“Our Foundation is here to support our health system and our patients,” Josh Reeves, Vice President of Development and Advocacy at Ozarks Healthcare, said. “Ensuring a strong frontline of caregivers is a part of that mission. In the state of Missouri, there are currently 36,479 full-time nursing and nursing assistant positions vacant. Given current rates, Ozarks Healthcare will need to fill over 150 registered nurse (RN) and 70 licensed practical nurse (LPN) positions over the next three years. By increasing ongoing financial support for students in the healthcare field and opportunities for gaining training locally, our Foundation will be contributing towards the medical care of families and friends within our community.”
MSU-WP will focus on increasing capacity in its nursing program.
“Our nursing program enrollment is now at the highest limit established by our accrediting agency,” Dr. Dennis Lancaster, MSU-WP Chancellor, said. “That’s why Missouri State-West Plains plans to soon seek approval to raise that limit in order to meet the demand for registered nurses in our area. Having a partnership with Ozarks Healthcare and the South Central Career Center will mean that a concerted community effort can focus on not just getting more students through our programs but, more importantly, increasing the quality of health care throughout the region. We thank the Howell County Commission for their assistance and great vision in helping make this partnership a reality.”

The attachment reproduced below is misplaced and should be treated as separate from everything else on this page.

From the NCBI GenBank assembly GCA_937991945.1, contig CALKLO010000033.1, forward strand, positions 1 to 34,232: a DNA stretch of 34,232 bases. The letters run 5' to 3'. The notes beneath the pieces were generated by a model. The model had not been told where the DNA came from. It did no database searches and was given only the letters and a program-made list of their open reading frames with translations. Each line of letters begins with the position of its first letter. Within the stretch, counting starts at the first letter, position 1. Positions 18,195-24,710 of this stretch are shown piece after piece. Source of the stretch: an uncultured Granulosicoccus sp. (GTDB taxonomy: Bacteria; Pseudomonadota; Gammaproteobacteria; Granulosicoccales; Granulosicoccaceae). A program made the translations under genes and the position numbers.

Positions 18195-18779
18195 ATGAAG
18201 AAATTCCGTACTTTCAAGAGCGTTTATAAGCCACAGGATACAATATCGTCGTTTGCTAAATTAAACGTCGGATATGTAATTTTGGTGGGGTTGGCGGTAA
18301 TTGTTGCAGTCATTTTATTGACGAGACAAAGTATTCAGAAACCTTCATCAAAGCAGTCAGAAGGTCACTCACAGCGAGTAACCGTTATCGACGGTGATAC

The SCCC will focus on a younger generation of those composing the future of the healthcare field by providing early healthcare education to high school students and certificate programs that cater to non-traditional students. The SCCC will also take a proactive role in sharing the diversity of the healthcare field to students.
“Through the Nursing Early Admissions Track and by partnering with thirteen area high schools, the South Central Career Center will be able to train the next generation of practical nurses for earlier entry into the field,” Josh Cotter, SCCC Director, said. “This program will reduce the amount of time from post-high school graduation to program completion from approximately 22 months to only eight months. We could not have done this without the partnership of Ozarks Healthcare, Missouri State University-West Plains, and the support of Senator Eslinger and Governor Parson.”
For the duration of the year, consortium members will focus heavily on introducing the initiative and recruiting students at local education institutions. In January of 2023, the consortium anticipates welcoming its first cohort of students.
Updates will be shared as the consortium progresses. Community members are encouraged to watch all three consortium partners’ social media and websites for more information.